The ABF has also stated:-

"In 2016-17, there has been a 20 per cent increase in the number of voluntary disclosures submitted to the ABF, with over $35 million in revenue being collected.

Due to the increased demand, the Voluntary Disclosures unit will be unable to respond to routine requests for status updates on voluntary disclosures already submitted unless there are exceptional circumstances.

A voluntary disclosure is a communication to the ABF—through a written error notice—of an error, omission or adjustment in a statement (excluding outturn or cargo reports) made to the ABF, such as an error in an import or export declaration.

A voluntary disclosure must disclose fully, truthfully and voluntarily, the details of the relevant import or export declarations and the nature of the errors. In making a voluntary disclosure, you are protected from offences in sections 243T and 243U of the Customs Act 1901 that relate to false or misleading statements.

Submitting a voluntary disclosure to the ABF will establish the relevant protections and the Voluntary Disclosures unit will contact you when processing is complete or if additional information is required."

Without a comprehensive Customs Compliance review, it is difficult for companies to firstly identify any liabilities over the previous four year period and secondly, to make a Voluntary Disclose application to avoid the corporate penalty regime.

For assistance in relation to conducting these reviews, please do not hesitate to contact the undersigned for further information.


Russell Wilkinson

CEO - Trusted Trader International

E: russell.wilkinson@trustedtrader.com.au

W: www.trustedtrader.com.au

Customs' recognises Same Sex Marriage for Arriving Passengers Duty Free Concession!

It is with much pleasure we report that the Australian Border Force (Customs) has today announced marriage equality within their duty free entitlements By-Law (Item 15) for arriving passengers into Australia - with effect on and from 1 February 2018.

For those not familiar with Item 15, it is the legal instrument that gives rise to the inwards or arriving passenger duty free concessions, that most residents of Australia utilise to exempt duty and GST on goods purchased abroad whilst on vacation or arriving for the first time etc.

The entire duty free concession (By-Law) can be viewed via the web link below, however in summary:-

"For the purposes of item 8 of the Table, the amount, in respect of a family that arrived in Australia on a flight or voyage, is the amount calculated in accordance with the formula: ($900 x A) + ($450 x C) where: A is the number of adults in the family who were on the flight or voyage; and C is the number of children in the family who were on the flight or voyage. "

Naturally, there are other restrictions or limitations on the quantum of tobacco and alcohol etc that can be imported duty free by arriving passengers.

In relation to Same Sex Marriage changes:-

"The Act removes restrictions that limit marriage in Australia to the union of a man and woman and allows two people the freedom to marry in Australia, regardless of their sex or gender. The Act also recognises foreign same-sex marriages in Australia."

'Changes to the definition of ‘Family’ 

By-law No.1700571 and by-law No.1700581 define ‘Family’ as: 

(a) 2 people who are married, and any of their children; or (b) a person and his or her de facto partner (within the meaning of the Acts Interpretation Act 1901), and any of their children.'

Also: "Replacement of the phrase “permanent resident” with “arriving resident” 

"New by-law No.1700581 also replaces the expression “permanent resident” with the expression “arriving resident” to avoid inconsistency with Australian migration legislation. “Arriving resident” means a person who arrives in Australia and intends immediately to take up or resume residence in Australia; and (a) is an Australian citizen for the purposes of the Australian Citizenship Act 2007 (as amended from time to time); or (b) holds a permanent visa within the meaning of the Migration Act 1958 (as amended from time to time); or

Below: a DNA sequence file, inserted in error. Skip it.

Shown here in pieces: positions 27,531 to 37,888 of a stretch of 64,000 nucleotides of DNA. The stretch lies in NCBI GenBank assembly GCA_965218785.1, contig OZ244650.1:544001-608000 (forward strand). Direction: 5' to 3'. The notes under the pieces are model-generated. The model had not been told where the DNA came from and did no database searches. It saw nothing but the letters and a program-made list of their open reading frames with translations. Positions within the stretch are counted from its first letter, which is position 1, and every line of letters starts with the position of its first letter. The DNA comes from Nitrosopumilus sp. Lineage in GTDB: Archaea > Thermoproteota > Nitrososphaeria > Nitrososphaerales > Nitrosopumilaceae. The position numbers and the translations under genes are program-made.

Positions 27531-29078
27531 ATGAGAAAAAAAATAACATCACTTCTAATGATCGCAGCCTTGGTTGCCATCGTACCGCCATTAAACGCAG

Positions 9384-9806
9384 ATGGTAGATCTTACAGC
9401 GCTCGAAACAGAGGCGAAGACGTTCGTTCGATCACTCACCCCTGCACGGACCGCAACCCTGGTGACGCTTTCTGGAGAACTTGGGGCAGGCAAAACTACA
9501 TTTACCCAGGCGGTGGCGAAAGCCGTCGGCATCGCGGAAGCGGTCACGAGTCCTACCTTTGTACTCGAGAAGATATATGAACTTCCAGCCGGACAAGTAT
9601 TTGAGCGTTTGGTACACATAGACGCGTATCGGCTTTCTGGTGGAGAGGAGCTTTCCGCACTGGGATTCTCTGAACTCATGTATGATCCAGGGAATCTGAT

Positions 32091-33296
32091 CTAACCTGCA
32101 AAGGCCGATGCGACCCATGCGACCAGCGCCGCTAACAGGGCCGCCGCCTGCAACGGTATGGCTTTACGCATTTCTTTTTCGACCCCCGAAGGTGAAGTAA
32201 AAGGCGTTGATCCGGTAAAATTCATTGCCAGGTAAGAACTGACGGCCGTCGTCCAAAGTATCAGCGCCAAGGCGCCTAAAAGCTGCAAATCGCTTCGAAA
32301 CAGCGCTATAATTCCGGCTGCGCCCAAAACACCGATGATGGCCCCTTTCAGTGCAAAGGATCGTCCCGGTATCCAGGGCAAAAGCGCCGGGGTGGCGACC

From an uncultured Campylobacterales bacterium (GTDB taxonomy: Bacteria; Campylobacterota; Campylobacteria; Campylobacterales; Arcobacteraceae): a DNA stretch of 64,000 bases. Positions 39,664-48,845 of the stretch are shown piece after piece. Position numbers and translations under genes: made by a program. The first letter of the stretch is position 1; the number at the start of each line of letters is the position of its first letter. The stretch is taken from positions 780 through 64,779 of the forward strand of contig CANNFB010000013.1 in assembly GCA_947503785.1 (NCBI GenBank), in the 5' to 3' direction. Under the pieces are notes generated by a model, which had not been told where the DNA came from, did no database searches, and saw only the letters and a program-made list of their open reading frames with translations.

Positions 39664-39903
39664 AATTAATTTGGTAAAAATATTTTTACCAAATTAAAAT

(c) holds a special category visa within the meaning of the Migration Act 1958 (as amended from time to time)"

For additional information in relation to the announcement and the coverage of the duty free concessions, please refer to:-



Kind Regards

Russell Wilkinson


Trusted Trader International


Russia initiates WTO compliance proceedings over pig products import restrictions with the EU

According to the latest WTO's news release, the Russian Federation has requested WTO consultations with the European Union to address Russia’s claim that it has complied with a WTO ruling regarding its import restrictions on live pigs, pork and other pig products from the European Union. The request was circulated to WTO members on 30 January.

For further information, visit:-




Kind Regards

Russell Wilkinson

Trusted Trader International (TTI)



Pakistan – Anti-Dumping measures on Biaxially Oriented Polypropylene Film from the United Arab Emirates


On 24 January 2018, the delegation of the United Arab Emirates submitted and circulated to the delegation of Pakistan and to the Chairperson of the Dispute Settlement Body, grounds of the subject dispute claim in accordance with Article 4.4 of the DSU. 

The WTO, on behalf of the Government of the United Arab Emirates ("UAE"), has requested consultations with the Government of Pakistan pursuant to Articles 1 and 4 of the Understanding on Rules and Procedures Governing the Settlement of Disputes ("DSU"), Article XXII:1 of the General Agreement on Tariffs and Trade 1994 ("GATT 1994"), and Articles 17.2 and 17.3 of the Agreement on Implementation of Article VI of the GATT 1994 ("Anti-Dumping Agreement"), with regard to Pakistan's anti-dumping measure on imports of Biaxially Oriented Polypropylene ("BOPP") film from, among others, the UAE dated 9 April 2015, imposing definitive Anti-Dumping duties, as well as any amendments thereto or extensions thereof, and any related measures, including the sunset review determination published in the Official Gazette on 1 December 2016, by which the Anti-Dumping measures were extended. 

It is considered by the UAE that this measure is inconsistent with Pakistan's obligations under certain provisions of the GATT 1994 and the Anti-Dumping Agreement. 

For further information on the grounds specified by the UAE at: file:///C:/Users/trust/AppData/Local/Packages/Microsoft.MicrosoftEdge_8wekyb3d8bbwe/TempState/Downloads/538-1.pdf

For company's seeking advice in relation to global Anti-Dumping or Countervailing matters, please do not hesitate to contact the undersigned as TTI has global partner alliances to assist in virtually any country.

Kind Regards,

Russell Wilkinson


Trusted Trader International (TTI)


w: www.trustedtrader.com.au